Experience with itching

I’ve had PSC for 12 years, but thankfully, a mild course. I have two questions for the community:

  1. My itching, mostly in my hands and feet, doesn’t itch like a mosquito bite. It’s closer to the pins and needles you feel when you’ve cut off circulation. I’ve dismissed the itching as PSC, but now wonder if it could have another cause (I’m not pre-diabetic). So, my question is: How do you experience itching? I’m wondering if other PSC patients have the pins & needles type of itching.

  2. I’m having more trouble with clothing, especially T-shirts. I can’t wear new ones, as they make my skin uncomfortable. I’m not sure if it’s the dyes, or perhaps chemicals they use to treat the material. I also have dry skin/ eczema, so could be that, or combination of PSC and eczema. Anyone else having this issue?


Thanks for your post. The itching you describe makes me wonder if you don’t have neuropathy issues in your feet. The pins and needles are tell-tale signs of that condition. I did have itching in my feet with PSC but it was more of a constant need to scratch the itch than a pins and needles effect. You might ask your doctor to check some of the labs that affect those type symptoms.
The issues you are having with your clothing, are they pain related or just a creepy crawly sensation with your skin? Have you ever had shingles? Could it be a form of PSC itching as well? Just some things to consider as you see more answers. Hopefully the others here will have some good ideas as well.


I’ve had eczema for 41 going on 42 years.

My dermatologist has prescribed me dupixient. Works great. However, I still have random itchy skin on my lower legs.

I got diagnosed with psc December 2018. It’s still mild. Hopefully will stay that way.

Hi Wtm,

I had PSC for many years and the itching I got was not like how you described. Mine felt more like a dry skin itch or irritation (even though i tried every lotion in the known world). So i don’t think what you are experiencing is from your PSC. Hope this helps and i hope you find an answer.

Thanks all for your responses - very helpful.

The itching is worse in the palms of my hands and soles of my feet. It’s a burning sensation, it is caused by another autoimmune response called Dermatographia. The response is like what would be experienced from an insect bite; redness, swelling and itchiness. The response is caused by pressure. Clothing creates a pressure on my body and my body responds. My hands and feet are the worse because I use them all the time, mainly my feet because I am up walking…as soon as I sit down, my feet start to swell, turn red and itch. I take a mountain of meds to squeal back my body’s response. I don’t think we have the same thing but there are some very odd diagnosis.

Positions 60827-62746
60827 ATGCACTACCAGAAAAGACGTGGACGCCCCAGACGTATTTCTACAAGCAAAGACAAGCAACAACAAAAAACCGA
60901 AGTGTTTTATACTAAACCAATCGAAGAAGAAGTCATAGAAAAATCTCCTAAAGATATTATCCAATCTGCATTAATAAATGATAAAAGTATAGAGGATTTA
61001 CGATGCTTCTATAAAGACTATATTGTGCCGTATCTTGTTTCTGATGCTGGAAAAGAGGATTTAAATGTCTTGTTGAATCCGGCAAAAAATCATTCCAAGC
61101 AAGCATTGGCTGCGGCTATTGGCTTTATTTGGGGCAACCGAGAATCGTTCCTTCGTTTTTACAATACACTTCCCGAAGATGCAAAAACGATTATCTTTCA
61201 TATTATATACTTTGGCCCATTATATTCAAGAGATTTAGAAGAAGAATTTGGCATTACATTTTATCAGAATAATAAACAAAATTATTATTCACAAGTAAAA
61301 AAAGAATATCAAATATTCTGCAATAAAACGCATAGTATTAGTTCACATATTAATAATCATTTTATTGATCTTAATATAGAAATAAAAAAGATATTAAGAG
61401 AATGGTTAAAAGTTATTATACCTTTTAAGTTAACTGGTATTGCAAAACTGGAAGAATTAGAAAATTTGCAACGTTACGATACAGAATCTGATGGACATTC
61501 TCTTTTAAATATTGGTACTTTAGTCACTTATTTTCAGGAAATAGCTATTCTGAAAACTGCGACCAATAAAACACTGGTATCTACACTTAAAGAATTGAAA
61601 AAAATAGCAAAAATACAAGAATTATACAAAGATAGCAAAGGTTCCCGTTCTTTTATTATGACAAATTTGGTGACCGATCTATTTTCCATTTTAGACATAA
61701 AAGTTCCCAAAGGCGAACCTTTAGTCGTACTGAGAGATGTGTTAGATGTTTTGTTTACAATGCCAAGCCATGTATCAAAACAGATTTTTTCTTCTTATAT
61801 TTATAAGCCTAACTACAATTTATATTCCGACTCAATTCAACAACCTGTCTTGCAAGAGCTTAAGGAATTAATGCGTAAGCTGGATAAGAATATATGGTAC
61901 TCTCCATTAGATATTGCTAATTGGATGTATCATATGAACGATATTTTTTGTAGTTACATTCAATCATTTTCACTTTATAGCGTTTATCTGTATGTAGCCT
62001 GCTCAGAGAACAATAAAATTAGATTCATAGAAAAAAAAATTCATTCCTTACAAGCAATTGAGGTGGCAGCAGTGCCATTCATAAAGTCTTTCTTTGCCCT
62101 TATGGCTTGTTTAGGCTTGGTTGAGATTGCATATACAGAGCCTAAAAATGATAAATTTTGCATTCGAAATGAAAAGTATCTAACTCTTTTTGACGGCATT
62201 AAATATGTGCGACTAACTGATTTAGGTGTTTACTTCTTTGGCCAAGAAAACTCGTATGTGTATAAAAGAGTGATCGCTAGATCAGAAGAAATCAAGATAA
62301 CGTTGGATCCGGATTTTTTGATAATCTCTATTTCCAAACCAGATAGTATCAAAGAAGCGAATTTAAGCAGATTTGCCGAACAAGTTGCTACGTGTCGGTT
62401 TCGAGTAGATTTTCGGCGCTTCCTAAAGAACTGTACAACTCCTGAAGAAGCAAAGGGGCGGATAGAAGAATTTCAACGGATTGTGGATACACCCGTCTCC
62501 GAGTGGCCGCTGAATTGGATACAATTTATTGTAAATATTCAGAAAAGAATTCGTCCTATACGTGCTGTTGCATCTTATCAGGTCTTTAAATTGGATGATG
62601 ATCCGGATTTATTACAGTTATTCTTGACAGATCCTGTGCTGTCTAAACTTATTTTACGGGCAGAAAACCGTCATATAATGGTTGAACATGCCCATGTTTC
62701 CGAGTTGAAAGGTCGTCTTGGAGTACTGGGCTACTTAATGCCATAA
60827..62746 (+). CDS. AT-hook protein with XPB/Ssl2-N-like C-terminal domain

I had itch problems as well and found that an iron supplement helped significantly. My PSC caused anemia which resulted in itchy skin. I take half an 11mg tablet of Proferrin every other day. There are lots of other cheaper iron pills available but, this one works for me.

When my itching got to its worst, my dermo prescribed mometasone, a steroid-based cream. A bit unusual to use, but it cut out most of the itching after two days.

I’m having a confounding experience with itching, I’ve solved it (with a topical steroid) but I’m trying to understand why it worked, and what it means. Background is I had my transplant 8 years ago and have twice been rediagnosed with rPSC, both times apparently drivin into remmission (full normalization) with Vancomycin (or was misdiagnosed). On both resumptions of Vanco, itching went away progressively over 3 months (LFT’s normalized in one or two months). On the most recent experience the itch resumed a few months after apparent remmission - which worried me because it suggested the rPSC was still there and Vanco had not done its miracle. First thing I did was resume full 1500 mg dose/day (I had cheekily reduced dose prior to the 1 yr Cox protocol), didn’t work, change laundry soap and diet didn’t work. Hmmm. So I just remembered - years back- my GP gave me Betamethaozone topic (steroid) for red itchy rash under arm and knee pit, which were skin rashes typical of immunesuppression - and they worked great. So I used that very lightly on my legs, micro thin coverage, and the itch went away immediately. My MRCP’s etc are stricture free, so I am confounded by the Bile Salt source explanation for the itch in my case. Maybe I have some acquired eczema or something because I don’t understand why a steroid would work on a PSC connected, bile salt reaction. Any ideas, opinion or experience.?

What do your LFTs look like now? Did your last bout of itching match the pattern you typically experienced with cholestatic pruritus? In my case this would initially present on my palms and bottoms of the feet, which is fairly unusual for most other sources of itch. Are you having any other PSC symptoms?

How long are you taking vanco after recurrence is suspected? Is the prompt elevated LFTs and itching? How long do your numbers and symptoms stay normal after treatment cessation?

I’m not familiar with topical steroids typically working for PSC itch, though I haven’t researched the topic in a bit. That said, we don’t really know what causes the itching and there is quite a spectrum of anecdotal remedies (antibiotics, UV light, cholesterol meds, antidepressants, etc.).

I ran your post by the chief of liver transplant at Duke and here was his brief response. I hope this helps. --Mark